Nov. 1, 2015
By Matt Winkeljohn | The Good Word
One week made a big difference for Georgia Tech, as the Yellow Jackets on Saturday fell 27-21 at Virginia while short of the energy and passion that carried them to an upset win over No. 9 Florida State seven days earlier.
Ominous signs came early and often in Scott Stadium, which was less than half full of fans. Senior defensive tackle Adam Gotsis was lost to injury on the first play from scrimmage, and although the Jackets would force the Cavaliers to punt, Tech freshman Mikell Lands-Davis lost a fumble on the visitors’ third offensive play.
Tackling was a problem much of the day, and the Jackets struggled to find rhythm on offense.
In a word, the Jackets were flat.
“There wasn’t quite as much [energy] as there was last week, but we kind of knew that there wasn’t going to be a big crowd,” said senior safety Jamal Golden, who led Tech with nine combined tackles and assists. “We knew there wasn’t going to be a lot of energy, so we knew that we had to bring our own energy.”
The Jackets led 7-3 after A-back Clinton Lynch scored on a 49-yard run with 5:18 left in the first quarter, and again when Lynch tallied on a 30-yard pass from Justin Thomas with 1:44 left in the first half for a 14-10 edge.
Virginia (3-5, 2-2 ACC) added a field goal and a touchdown in the third quarter for a 20-14 lead, the go-ahead score being set up by a Thomas fumble.
Tech never caught up from there, turning the ball over on downs three times in the fourth period.
Junior running back TaQuan Mizzell was a problem for Tech while rushing 14 times for 75 yards, and catching five passes for 33 yards.
The bigger issue seemed to be all the formation shifts and motion the Cavs employed prior to snapping the ball. The Jackets were caught out of position several times.
“Their back is a good back, and the play that killed us was the speed sweep that we worked on all week, and we had guys rolling down out of the secondary and corners that were supposed to be firing and we couldn’t get it done,” said head coach Paul Johnson. “Guys couldn’t get off the block.”
Thomas passed for 251 yards and two scores to Lynch, but missed on a couple big plays, including wide-open wide receiver Brad Stewart.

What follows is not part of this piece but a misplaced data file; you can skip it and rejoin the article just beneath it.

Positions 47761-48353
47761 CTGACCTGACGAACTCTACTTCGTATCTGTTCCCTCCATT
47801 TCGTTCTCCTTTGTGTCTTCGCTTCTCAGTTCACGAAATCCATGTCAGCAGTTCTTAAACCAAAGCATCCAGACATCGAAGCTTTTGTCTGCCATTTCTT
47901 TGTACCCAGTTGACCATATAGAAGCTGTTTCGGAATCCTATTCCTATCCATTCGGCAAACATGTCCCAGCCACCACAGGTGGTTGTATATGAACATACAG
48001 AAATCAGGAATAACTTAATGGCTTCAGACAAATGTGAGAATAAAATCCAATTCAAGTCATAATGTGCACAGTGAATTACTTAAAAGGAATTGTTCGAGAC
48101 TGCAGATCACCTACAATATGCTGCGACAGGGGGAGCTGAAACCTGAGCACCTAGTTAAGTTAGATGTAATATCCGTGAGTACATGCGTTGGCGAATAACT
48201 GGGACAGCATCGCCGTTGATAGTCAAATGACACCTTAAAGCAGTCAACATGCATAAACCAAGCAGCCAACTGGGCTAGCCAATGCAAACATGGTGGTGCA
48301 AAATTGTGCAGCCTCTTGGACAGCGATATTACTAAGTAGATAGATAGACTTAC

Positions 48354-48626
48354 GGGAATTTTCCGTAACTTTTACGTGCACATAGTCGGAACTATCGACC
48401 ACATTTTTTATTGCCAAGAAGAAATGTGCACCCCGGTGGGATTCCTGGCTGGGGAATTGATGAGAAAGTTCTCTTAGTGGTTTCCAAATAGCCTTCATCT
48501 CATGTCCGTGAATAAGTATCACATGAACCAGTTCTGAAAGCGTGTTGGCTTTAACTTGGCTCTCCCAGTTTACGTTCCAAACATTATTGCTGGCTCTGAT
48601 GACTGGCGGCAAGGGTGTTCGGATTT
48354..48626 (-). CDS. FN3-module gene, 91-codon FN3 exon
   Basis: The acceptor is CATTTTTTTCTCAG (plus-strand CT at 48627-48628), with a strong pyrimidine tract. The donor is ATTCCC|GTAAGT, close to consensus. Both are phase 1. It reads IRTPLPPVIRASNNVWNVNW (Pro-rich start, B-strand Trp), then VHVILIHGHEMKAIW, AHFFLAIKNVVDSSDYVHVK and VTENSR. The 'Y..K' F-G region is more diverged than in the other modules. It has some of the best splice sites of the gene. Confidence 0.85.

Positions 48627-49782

Tech is out of balance when out-rushed, the Cavs ran for 233 yards Saturday to the Jackets’ 144. Thomas was hemmed in all day, totaling a modest 18 yards on 10 carries.
Ricky Jeune caught five passes for 103 yards, but the Jackets were tilted out of order, and couldn’t often keep the ball for long. Virginia dominated time of possession, 36:43-23:17, and the Cavs had the ball for nearly 11 minutes in the first quarter and again in the third.
“They were playing the run, and the one we missed in the third quarter, it was play action and we had the guy on the post wide open and it was huge,” Johnson said. “When you fumble the first drive away, and then you fumble the second drive away in the second half, and they were consuming seven and eight minutes when they get the ball, there’s not a lot of turns.
“I thought that when we ran the option, Clinton hit one big play on the pitch, but there weren’t a lot of big plays. Some of it was misreads, some of it was the blocking.”
Cornerback Chris Milton didn’t have a solid theory on why the Jackets had so much trouble slowing the Virginia running game.
“I’m not sure. Everyone messed up,” he said. “You can see the outcome and see that we didn’t do the things that we should have done to win the game.”
After playing nine consecutive games, the Jackets (3-6, 1-5) have a little down time to sort themselves out and mend. They next play Nov. 12, a Thursday night, against Virginia Tech before going to Miami and closing the season at home against Georgia.
“We are just disappointed,” Golden said. “We know that now that we lost . . . we are only going to be able to finish even throughout the regular season. We just have to go out and work because we don’t want to be the first team in 19 years not to make a bowl game.”
Johnson didn’t deny that the Jackets were flat, but did not use that as an explanation for Tech’s erratic afternoon.
“There wasn’t a lot of energy really in the stadium. We talked about that, we knew it. That’s no excuse; you have just got to play,” he said. “When you’ve won three games, you shouldn’t be flat about anything.
“We’ve got a lot of young kids, and I’ve done a very poor job of teaching them what it takes to win. Still the bottom line comes down to turnovers. That’s what it comes down to, if you win the turnover battle.”